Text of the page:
Monday, October 18, 2010
This week I want to dissect the title I have chosen for the column. I’ll look to explain why daddy issues and comics are so intrinsically interwoven, and they are. It’s a concept that goes back a very long time and it’s also something that connects to my youth, and my new fatherhood. Hit the jump to learn all about it.
All The Best Daddy Issues Are In Comics
If you go back to time immemorial, you will see that nearly every good hero from the four colour world has a father issue that they are working through. Let’s run through a list, because lists are always awesome!
Superman – When Krypton exploded, Kal-El was launched into space by his father, Jor-El, and saved from the destruction of his planet that wiped out an entire people and their civilisation. Kal-El, to be raised as Clark Kent when he lands in the farm of the Kent family in Kansas. Clark would have a fantastic childhood, all things considered, but he would never get to meet his father.
Batman – A young Bruce Wayne watches as his parents are gunned down by a common crook in Crime Alley. He goes on to use the anger he feels at this crime to keep the streets of his hometown, Gotham, safe forever more.
Spider-Man – Peter Parker’s parents are dead and he lives with his Uncle Ben and Aunt May. Sadly, with Uncle Ben as the father figure he doesn’t last long as his death teaches Parker the lesson that with great power comes great responsibility.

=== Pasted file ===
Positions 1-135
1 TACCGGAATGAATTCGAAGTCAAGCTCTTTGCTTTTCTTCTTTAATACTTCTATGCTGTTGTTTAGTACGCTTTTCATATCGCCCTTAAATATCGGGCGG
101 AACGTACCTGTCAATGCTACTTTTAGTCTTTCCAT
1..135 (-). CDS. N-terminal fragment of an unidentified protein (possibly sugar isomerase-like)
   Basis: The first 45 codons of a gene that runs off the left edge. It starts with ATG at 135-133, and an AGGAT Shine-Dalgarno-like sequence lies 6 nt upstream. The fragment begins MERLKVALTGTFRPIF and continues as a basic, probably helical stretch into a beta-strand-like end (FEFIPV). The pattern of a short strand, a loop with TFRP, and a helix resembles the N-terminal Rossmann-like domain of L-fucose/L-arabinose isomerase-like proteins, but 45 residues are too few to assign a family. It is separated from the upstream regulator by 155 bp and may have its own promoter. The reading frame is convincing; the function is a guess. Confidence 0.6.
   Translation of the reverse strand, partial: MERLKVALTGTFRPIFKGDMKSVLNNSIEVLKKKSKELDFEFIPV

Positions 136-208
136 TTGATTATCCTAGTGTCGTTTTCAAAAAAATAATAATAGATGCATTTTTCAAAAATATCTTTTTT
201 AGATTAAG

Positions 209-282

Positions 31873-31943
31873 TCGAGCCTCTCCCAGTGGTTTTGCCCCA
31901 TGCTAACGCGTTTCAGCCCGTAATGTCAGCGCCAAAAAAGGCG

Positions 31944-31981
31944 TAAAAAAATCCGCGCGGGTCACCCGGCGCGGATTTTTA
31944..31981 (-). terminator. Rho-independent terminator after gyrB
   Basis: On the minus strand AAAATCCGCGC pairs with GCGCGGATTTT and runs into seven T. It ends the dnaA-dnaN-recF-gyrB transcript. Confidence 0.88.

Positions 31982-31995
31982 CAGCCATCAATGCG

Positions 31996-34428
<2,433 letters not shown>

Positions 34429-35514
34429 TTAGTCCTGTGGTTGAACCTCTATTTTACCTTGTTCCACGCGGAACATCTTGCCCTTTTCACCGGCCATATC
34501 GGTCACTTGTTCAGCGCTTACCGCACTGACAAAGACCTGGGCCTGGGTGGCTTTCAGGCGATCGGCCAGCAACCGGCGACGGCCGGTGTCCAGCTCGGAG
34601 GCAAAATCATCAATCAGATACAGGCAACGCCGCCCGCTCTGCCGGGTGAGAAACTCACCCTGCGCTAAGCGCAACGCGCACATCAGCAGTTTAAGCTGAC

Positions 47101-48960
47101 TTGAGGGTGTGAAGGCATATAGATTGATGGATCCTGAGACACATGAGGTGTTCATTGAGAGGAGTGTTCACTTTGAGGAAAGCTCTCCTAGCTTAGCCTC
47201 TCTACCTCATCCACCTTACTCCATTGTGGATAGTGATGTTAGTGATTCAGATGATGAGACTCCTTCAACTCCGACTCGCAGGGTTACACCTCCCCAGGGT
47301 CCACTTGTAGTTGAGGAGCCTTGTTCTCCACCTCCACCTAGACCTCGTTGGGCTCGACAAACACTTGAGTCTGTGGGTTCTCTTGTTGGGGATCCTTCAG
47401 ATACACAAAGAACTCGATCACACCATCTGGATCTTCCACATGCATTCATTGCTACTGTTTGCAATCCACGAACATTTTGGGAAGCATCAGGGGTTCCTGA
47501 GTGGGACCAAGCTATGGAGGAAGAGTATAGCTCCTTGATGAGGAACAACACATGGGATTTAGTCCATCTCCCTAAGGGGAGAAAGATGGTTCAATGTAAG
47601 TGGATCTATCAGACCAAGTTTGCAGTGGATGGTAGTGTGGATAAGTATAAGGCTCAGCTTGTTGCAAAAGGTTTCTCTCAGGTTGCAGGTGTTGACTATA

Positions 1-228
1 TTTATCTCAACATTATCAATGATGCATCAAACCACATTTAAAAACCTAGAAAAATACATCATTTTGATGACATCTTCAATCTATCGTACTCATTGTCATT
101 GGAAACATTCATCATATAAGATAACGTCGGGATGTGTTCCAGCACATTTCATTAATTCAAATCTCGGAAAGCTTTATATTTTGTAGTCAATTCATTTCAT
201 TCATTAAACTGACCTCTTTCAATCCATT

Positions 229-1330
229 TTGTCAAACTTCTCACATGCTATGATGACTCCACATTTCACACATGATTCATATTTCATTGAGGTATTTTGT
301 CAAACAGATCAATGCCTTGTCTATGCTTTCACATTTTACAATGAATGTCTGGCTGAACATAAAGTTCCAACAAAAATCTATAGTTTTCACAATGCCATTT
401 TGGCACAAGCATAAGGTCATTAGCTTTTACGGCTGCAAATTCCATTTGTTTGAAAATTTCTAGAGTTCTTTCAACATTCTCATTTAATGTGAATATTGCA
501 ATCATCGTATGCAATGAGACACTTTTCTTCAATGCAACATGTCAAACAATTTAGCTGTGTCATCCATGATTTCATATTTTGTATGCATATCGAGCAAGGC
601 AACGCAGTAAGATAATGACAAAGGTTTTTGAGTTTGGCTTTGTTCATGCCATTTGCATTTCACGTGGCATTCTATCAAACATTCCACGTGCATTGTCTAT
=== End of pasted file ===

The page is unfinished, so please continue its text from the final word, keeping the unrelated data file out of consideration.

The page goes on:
Daredevil – Matt Murdock’s father was a low rate boxer, and sometime standover man, who tried to provide more for his son than he felt he ever could. Just as he starts to become the father he wants to be he is shot for not throwing a boxing match. Young Matt cradles his father’s dead body and this moment causes him to don the, initially yellow, tights and avenge his father.
Hulk – Bruce Banner suffered for years under the abusive hand of his father, a series of abuse that stemmed down the Banner men.
Iron Man – Tony Stark inherits the family company from his father when his parents die in a car accident.
Captain America – Steve Rogers is born during the Great Depression and his immigrant father bites the bullet early in Steve’s life.
Iron Fist – Danny Rand’s father was a driven industrialist and when he took the family on a trip to locate the mystical city of K’un L’un he is betrayed by his business partner and killed. Danny makes it to the mystical city, alone, and spends the next ten years training and seething purely to go back to Earth and exact revenge for his father’s death.
Dr Doom – the young Victor Von Doom watches his father killed unjustly by the men of the Baron. From this, Doom distrusts authority greatly and learns to only rely on himself.
Mr Fantastic – Reed Richards is raised by a loving father but also an absent one. Nathaniel Richards is a smart man and he devotes much of his time to other pursuits.
Spider-Woman – Her father is a covert researcher for terrorist organisation, HYDRA. His actions lead to Jessica Drew nearly being killed and then becoming a brainwashed agent herself.
Cyclops – Scott Summers survives a plane crash, with his younger brother, but his parents die. Or do they?
Alright, I think that’s enough, you get the point. Don’t you? Lots of comic characters have father issues, usually it’s an absent father but sometimes it’s a maniacal father or a father whose death spawns the birth of the hero’s avenging ways. Any way you look at it, usually a father is the catalyst for the hero and their powers and usually their issues as well.